said plunger members are arranged parallel to one another;

10 said guiding means comprise a pair of spaced crosslinks pivotally connected at their ends to said plunger members and having a length to keep said plunger members slightly spaced apart to avoid friction while allowing relative longitudinal movement thereof by said pivoted levers; and said contact actuator means also comprises spring means biasing said plunger members against said pivoted levers.

3. A limit switch according to claim 1, wherein said first push plate actuator includes an underlying member having a pin mounted generally normal thereto and is responsive to movement of said operating arm to cause actuation of said first pivoted lever and the associated plunger member, and wherein said second push plate actuator includes an overlying member having an offset stage portion and an aperture therein for overlying and encircling said pin and to enable coaxial and independent operation of said second push plate means to cause movement of said second pivoted lever and the associated plunger member in response to movement of said operating arm 4. A limit switch according to claim 3, wherein:

said underlying member has a raised projection at one end thereof; and wherein:

said overlying member has a second aperture therethrough for receiving said raised projection;

and said pin and said projection cooperaitng with said apertures to block lateral movement of either of said push plate means relative to each other thereby to keep their actuators centered on said mating end.

5. A multiple limit switch comprising:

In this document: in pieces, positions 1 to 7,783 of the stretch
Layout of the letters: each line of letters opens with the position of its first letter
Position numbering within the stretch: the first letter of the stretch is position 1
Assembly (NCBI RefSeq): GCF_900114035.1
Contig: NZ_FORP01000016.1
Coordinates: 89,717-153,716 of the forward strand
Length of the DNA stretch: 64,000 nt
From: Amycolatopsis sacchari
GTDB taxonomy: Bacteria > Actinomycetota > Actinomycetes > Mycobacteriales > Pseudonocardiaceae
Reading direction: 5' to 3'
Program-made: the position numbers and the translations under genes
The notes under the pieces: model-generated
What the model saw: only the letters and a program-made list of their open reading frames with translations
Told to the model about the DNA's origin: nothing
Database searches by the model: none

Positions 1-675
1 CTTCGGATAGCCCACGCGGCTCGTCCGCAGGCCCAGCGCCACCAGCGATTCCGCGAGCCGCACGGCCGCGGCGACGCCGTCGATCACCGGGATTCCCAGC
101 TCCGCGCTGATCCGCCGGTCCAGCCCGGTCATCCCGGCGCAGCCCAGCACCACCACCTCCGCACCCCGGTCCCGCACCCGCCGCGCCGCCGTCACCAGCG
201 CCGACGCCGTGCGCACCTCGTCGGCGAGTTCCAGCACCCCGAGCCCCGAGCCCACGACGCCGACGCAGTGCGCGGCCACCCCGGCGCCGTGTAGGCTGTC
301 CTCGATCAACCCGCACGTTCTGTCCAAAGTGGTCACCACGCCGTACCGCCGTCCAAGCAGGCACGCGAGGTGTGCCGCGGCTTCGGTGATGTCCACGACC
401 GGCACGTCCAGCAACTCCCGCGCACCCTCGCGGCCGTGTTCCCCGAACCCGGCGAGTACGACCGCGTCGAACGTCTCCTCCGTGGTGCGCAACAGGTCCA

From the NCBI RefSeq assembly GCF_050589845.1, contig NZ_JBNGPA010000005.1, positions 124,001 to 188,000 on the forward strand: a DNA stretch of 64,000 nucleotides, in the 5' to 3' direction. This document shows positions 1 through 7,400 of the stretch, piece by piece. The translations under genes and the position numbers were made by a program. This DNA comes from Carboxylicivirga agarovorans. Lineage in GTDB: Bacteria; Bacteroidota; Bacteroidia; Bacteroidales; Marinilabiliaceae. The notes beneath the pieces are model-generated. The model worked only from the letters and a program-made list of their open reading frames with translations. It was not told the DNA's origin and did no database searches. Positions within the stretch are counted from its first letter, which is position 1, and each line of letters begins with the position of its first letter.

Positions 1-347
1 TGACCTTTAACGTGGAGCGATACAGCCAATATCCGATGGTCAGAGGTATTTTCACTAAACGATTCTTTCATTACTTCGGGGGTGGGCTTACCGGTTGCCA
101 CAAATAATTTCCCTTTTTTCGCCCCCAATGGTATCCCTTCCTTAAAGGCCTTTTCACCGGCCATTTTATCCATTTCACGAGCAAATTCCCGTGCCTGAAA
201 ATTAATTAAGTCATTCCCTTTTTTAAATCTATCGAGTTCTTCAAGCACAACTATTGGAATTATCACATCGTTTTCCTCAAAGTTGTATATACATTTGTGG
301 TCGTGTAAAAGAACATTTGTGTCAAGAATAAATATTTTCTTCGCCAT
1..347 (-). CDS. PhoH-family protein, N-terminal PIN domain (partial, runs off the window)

a housing;

switch means within said housing; operating head means within said housing adapted to operate said switch means;

said switch means comprising:

a plurality of stationary contact means mounted in said housing;

contact actuator means operable to move said movable contact means in selected positions of engagement with said stationary contact means comprising:

a pluality of side by side plunger members;

and guide means pivotally coupled to said plunger members and adapted to maintain said plunger members spaced apart to eliminate sliding friction therebetween upon movement of one of said plunger members relative to the other plunger member;

said housing includes separate enclosing means having mating end portions for enclosing and joining each of said switch means and said operating head means;

said separate enclosing means may be positioned in a plurality of positions relative to each other;

said operating head means has an external operating arm and first and second push plates;

said first push plate having pusher means operably mounted generally centrally of said mating end to cause actuation of said first plunger member for all mounting positions of said enclosing means in response to movement of said operating arm to one position;

said second push plate having pusher means operably mounted generally around said first push plate means relative to the center of said mating end of said operating head means to cause actuation of said second plunger member for all mounting positions of said enclosing means in response to movement of said operating arm to a second position;